ArcelorMittal Fourth Steelmaker to Settle in Ongoing Antitrust Lawsuit

Another shoe has dropped in the ongoing federal antitrust lawsuit involving a group of U.S. steelmakers.

ArcelorMittal, one of eight steel manufacturers initially listed as defendants in an ongoing class action lawsuit  in the U.S. District Court for the Northern District of Illinois, agreed in June to pay $90 million to settle, according to court documents.

The lawsuit, filed by Scranton, Pa.-based metal fabricator Standard Iron Works, alleges that the steelmakers conspired to fix prices in the mid-2000s.

“The proposed Settlement … was arrived at by good faith arm’s-length negotiations by highly experienced counsel, after years of litigation, and upon a developed litigation record,” the preliminary approval, as ordered by Judge James Zagel, reads.

Spokeswoman Mary Beth Holdford recently told The Times in Northwest Indiana that ArcelorMittal “continues to strongly deny any liability or wrongdoing and believes the claims are without merit,” but it agreed to the settlement “in order to avoid further cost and distraction of management resources, as well as to mitigate further risk.”

Three other steel companies involved—AK Steel Corp., Gerdau Ameristeel Corp. and Commercial Metals Co.—combined to settle for $15.9 million in May. Meanwhile, Nucor, Steel Dynamics, SSAB Swedish Steel and U.S. Steel have yet to settle.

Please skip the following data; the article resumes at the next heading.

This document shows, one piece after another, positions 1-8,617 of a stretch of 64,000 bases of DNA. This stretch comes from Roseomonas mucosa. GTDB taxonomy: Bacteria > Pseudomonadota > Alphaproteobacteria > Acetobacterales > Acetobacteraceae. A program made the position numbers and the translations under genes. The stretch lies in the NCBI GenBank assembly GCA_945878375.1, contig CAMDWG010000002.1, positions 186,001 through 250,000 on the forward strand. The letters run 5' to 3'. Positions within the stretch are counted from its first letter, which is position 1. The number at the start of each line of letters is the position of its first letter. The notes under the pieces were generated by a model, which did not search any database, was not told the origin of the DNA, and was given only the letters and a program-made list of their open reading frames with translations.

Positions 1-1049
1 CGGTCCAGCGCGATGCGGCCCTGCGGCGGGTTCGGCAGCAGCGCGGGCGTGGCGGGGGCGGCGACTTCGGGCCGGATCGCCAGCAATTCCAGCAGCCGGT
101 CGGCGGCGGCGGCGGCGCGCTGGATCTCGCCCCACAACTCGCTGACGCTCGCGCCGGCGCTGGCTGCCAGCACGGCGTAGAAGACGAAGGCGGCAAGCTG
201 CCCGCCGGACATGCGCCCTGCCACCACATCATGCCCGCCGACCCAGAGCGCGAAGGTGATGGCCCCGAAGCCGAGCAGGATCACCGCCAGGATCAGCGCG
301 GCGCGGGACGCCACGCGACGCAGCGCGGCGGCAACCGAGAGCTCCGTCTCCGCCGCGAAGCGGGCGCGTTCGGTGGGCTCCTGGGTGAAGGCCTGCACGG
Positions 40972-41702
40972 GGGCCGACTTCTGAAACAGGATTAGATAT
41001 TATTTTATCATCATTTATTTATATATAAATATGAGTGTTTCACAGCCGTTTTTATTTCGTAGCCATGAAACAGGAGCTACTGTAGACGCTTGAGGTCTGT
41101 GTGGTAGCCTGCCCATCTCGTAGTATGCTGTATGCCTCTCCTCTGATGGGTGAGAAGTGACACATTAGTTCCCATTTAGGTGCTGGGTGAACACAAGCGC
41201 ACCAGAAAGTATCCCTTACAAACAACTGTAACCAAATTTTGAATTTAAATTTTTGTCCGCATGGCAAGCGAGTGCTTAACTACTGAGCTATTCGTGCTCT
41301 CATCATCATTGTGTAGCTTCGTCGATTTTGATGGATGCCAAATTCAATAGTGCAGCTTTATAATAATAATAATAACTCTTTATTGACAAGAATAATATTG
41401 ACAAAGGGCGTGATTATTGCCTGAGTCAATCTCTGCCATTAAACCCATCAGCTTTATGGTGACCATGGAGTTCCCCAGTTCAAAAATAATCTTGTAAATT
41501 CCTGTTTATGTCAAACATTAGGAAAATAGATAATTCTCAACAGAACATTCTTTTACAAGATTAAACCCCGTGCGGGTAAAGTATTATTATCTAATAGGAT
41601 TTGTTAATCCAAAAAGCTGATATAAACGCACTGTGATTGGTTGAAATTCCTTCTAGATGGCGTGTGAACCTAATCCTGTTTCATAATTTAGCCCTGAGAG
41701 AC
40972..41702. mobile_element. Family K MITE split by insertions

The final approval hearing for the first settlement will be held this month, while ArcelorMittal’s final approval hearing is slated for October.

According to a notice issued by the court earlier this year, the lawsuit alleges that the defendants conspired to “manipulate the supply and price of Steel Products sold in the United States” between April 1, 2005 and December 31, 2007. “Plaintiffs allege that Defendants conspired to restrict their output, therefore increasing the prices they were able to charge for Steel Products,” the notice reads.

The original complaint says ArcelorMittal, at the time, accounted for approximately 20 to 25 percent of the total domestic raw steel capacity.

According to court documents, Wilmington Steel Processing Co. Inc., Capow Inc. d/b/a Eastern States Steel, Alco Industries Inc., and Gulf Streak Builders Supply Inc. were appointed as representatives of the settlement class in addition to Standard Iron Works.

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